The Vice President, Dr Mahamudu Bawumia, has launched the policy and guidelines for the National E-Pharmacy programme as part of the Government’s ongoing efforts to improve access to and delivery of health care to Ghanaians.
When fully operational in 2022, the E-Pharmacy programme is expected to transform access to pharmaceutical care in the country and make Ghana one of a handful of countries with a national scale e-pharmacy in the world.
Speaking in Accra on Wednesday, December 22, 2021 Vice President Bawumia recalled that a few years ago, at the Annual General Meeting of Pharmacists, he challenged the Pharmacists to explore greater ways of infusing technology into their operations in ways that among others, improve access, efficiency and the availability of medicines across the country, especially in rural and less urban areas.
The challenge, he said, has since been taken up through the leadership of the Pharmacy Council, Pharmaceutical Society and other stakeholders, leading to the creation of the policy and guidelines for the national e-pharmacy.
“Today, we are here to launch a top tier innovation that will transform access to pharmaceutical care in Ghana, complementing the Government’s attempt to improve access to and delivery of health care to our more than 30 million population,” he stated.
Government recognizes the gaps in our health infrastructure and is committed to filing as many of the gaps as possible in building our human resources, in our physical infrastructure, and in all the complementary aspects of our health system, Dr Bawumia pledged.
“While tackling inadequate infrastructure in the health sector, it is disheartening to see people spend so much time moving from one pharmacy to the other in search of medication.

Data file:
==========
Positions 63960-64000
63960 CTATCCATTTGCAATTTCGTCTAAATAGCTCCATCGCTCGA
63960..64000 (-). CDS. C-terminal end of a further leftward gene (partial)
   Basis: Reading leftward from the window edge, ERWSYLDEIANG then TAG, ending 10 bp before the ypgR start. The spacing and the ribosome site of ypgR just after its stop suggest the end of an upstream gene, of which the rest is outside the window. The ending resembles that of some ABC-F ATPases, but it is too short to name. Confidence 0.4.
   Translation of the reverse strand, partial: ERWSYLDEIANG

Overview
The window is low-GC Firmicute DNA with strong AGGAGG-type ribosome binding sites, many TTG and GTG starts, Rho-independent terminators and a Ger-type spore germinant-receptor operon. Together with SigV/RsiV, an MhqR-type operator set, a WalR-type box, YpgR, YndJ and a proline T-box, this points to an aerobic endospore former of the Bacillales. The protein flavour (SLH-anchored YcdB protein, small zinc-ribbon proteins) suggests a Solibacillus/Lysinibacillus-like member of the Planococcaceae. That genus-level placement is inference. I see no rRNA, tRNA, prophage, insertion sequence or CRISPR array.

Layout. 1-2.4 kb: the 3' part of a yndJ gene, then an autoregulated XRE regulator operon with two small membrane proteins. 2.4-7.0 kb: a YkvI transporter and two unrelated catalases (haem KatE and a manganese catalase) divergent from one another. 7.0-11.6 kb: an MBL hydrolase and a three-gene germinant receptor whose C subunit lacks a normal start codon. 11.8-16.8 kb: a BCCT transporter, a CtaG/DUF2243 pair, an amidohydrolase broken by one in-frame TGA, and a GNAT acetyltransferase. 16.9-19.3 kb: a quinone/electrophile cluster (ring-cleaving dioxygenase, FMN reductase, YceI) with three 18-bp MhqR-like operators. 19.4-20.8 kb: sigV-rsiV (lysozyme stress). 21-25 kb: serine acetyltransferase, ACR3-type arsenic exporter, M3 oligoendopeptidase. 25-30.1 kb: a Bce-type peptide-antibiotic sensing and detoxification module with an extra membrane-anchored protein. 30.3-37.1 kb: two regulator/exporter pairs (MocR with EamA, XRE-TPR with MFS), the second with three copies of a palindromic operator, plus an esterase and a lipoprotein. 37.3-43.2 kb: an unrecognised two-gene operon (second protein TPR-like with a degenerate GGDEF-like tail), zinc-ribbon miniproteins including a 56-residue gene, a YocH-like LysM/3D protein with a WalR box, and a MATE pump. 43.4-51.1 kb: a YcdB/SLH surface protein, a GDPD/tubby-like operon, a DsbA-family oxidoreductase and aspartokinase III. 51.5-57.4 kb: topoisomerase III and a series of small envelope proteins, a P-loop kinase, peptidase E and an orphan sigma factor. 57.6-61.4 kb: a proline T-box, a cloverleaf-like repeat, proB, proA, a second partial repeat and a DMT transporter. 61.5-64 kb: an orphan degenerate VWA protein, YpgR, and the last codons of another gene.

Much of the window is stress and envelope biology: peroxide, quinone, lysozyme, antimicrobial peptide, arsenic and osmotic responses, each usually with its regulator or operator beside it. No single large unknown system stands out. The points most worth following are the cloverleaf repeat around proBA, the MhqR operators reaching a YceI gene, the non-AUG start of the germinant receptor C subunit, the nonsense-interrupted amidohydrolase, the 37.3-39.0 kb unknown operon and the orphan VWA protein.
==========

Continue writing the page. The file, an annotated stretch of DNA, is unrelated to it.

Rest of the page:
“The innovation in improving pharmacy access to our people through E-Pharmacy can be a game-changer in safeguarding the future of our youth and ensuring rational and responsible access to medicines on a scale we have not yet been able to achieve.
“Today, we are adding to the growing list of digitized platforms. E-pharmacy should help us address concerns for the proliferation of fake drugs because there will be a link to the database of the Food and Drugs Authority to authenticate the approval or otherwise of the medicines on offer; check unlicensed pharmacy operations; reduce disparities in the cost of medicines and tackle some of the major administrative and delivery issues that affect the practice of pharmacy.”
Pharmacist to Patient Ratio
The introduction of this cutting-edge health technology, he emphasized, should help tackle at least 4 critical concerns in the healthcare system: reduce Pharmacist to the Patient ratio which is currently five times higher than the ratio recommended by the World Health Organization; improve confidentiality and privacy of patient medical records; minimize wrong self-diagnosis and self-medication; and reduce counterfeit and substandard medication.
“At its full implementation, the National E-pharmacy platform will enable the public to obtain genuine medicines from accredited pharmacies.
“The global e-pharmacy market is worth about $81 billion today and it is expected to grow to $244 billion by 2027. With the national E-Pharmacy platform, Ghana will be part of this new pharmaceutical digital economy. The evidence from India also indicates that the national e-pharmacy is likely to boost pharmaceutical sales by between 100-200%. It is therefore a win-win for all.
“As we embark on this new path, please do not hesitate to give feedback to Pharmacy Council so that the policy and the system can be improved continuously with the ultimate goal of making it easier and safer for Ghanaians to access medicines in a responsible manner.”